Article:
The acting is solid all around, so the film isn't all bad. But it certainly doesn't make up for the pointless story and unfunny comedy. I rate it lackluster overall.

Note: This film seems to have really good reviews elsewhere. I'm baffled by that, but it's only fair to note that my dislike of the film seems to be in the minority.

Languages: French, with English subtitles.

Rating: I don't think this film has a US rating (yet), but I'd guess it would rate a "R", because there are plenty of bare breasts on display.

Screening: 12 noon, Pacific Place (room 4).
Audience: a typical SIFF press screening crowd, around 100, about 285 seats (estimated capacity).

Snacks: none.

Ads and announcements: no ads at press screenings; SIFF volunteer "R" provided announcements, with fellow volunteer "J", standing by. Volunteer "K" greeted at the door.

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SIFF's capsule summary: "In this Sundance award-winning documentary, high-tech China clashes with working-class America when a Chinese billionaire repurposes a defunct GM plant in Dayton, Ohio, and hires 2,000 blue-collar workers, only for the two sides to struggle finding common ground." (US, 2019, 114 minutes)
SIFF link: American Factory

When GM closes a factory in Dayton Ohio, things look bleak. Years later, Chinese automotive glass company Fuyao buys the facility and turns it into a glass factory, hiring lots of US workers, and even some US managers. But the US managers have to answer to the Chinese managers. There's culture shock all over, in spite of individuals who make friends across the cultural divide. The Chinese ownership is virulently anti-union. Can the factory deliver on the ownership's financial ambitions? Will it improve the lives of the workers?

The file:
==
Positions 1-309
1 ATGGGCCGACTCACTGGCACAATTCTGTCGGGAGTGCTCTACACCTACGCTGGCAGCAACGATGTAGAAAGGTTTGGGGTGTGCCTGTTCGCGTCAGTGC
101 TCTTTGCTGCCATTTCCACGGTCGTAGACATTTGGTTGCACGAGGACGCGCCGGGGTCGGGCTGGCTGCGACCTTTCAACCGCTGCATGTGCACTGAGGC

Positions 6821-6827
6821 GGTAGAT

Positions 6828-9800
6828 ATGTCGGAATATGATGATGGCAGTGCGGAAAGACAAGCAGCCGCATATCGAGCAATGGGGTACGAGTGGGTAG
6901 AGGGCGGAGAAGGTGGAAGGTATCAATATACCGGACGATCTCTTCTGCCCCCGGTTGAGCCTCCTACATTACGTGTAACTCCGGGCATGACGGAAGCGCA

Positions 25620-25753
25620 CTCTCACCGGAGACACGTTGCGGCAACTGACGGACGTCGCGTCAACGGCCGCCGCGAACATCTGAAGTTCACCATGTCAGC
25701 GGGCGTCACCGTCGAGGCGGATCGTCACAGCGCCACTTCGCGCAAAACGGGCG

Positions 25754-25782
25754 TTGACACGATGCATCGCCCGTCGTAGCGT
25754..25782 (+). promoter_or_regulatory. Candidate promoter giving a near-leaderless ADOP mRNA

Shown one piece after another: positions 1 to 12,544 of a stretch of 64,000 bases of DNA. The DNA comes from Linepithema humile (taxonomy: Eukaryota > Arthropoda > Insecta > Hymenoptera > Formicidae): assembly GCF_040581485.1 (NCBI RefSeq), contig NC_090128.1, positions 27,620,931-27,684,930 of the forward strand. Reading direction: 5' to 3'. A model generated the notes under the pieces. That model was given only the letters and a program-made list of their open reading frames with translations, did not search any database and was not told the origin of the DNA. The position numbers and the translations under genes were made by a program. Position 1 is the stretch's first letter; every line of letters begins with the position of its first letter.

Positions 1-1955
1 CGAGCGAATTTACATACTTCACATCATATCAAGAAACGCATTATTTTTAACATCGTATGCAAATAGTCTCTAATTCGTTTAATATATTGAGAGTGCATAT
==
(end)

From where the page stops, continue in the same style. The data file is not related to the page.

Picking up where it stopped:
9 Excellent This documentary is amazing. It seems to cover the story of the glass factory from every possible angle. It has great interviews with US workers, US managers, Chinese managers overseeing the US managers, Chinese workers and managers in the company's Chinese factories, and even the founder of Fuyao. The access is amazing; Fuyao allowed the documentary people to keep working even where a US company might slam the door because things aren't flattering any more. And the founder is surprisingly candid. The film tells a dramatic story. It's shot beautifully.

Overall, I rate the film excellent. I strongly recommend it to anyone interested in manufacturing, internationalization, China, etc. If it sounds even remotely interesting from the capsule description, it's safe to say that it will meet or exceed expectations.

Languages: English, and Chinese with English subtitles.

Rating: I don't think this film has a US rating (yet), but I'd guess it would rate a "PG-13", unless some language slipped past my notice. Rating: This film has a US rating of "PG-13", for reason.

Screening: 2 pm, Pacific Place (room 4).
Audience: a typical SIFF press screening crowd, around 100, about 285 seats (estimated capacity).

Snacks: none.

Ads and announcements: no ads at press screenings; SIFF volunteer "R" provided announcements, with fellow volunteer "J", standing by. Volunteer "K" greeted at the door.

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Today, "J" and I went to three press screenings during the day. In the evening, we went to the SIFF members' preview. Meanwhile, "T" had a visitor: his friend "L".

The 10 am film, Afterlife (Hiernamaals), is a Dutch drama about a girl who dies, and is given the choice between reincarnation and an immediate afterlife. It's good.

The noon film, Non-fiction (Doubles vies), is a French ensemble comedy about a handful of writers and publishers talking about the decline of print publishing, and engaging in assorted adulterous relationships. Unfortunately for a comedy, it's rarely funny. Fair.

The 2 pm film, American Factory, is an excellent documentary about a closed General Motors factory that is reopened as an automotive glass factory run by a Chinese company. The amount of access the film has to people from line employees to the glass company's CEO is amazing.

We enjoyed the members' preview in the evening, and got home somewhat later than usual even though we skipped the "WTF" section of the trailer presentation.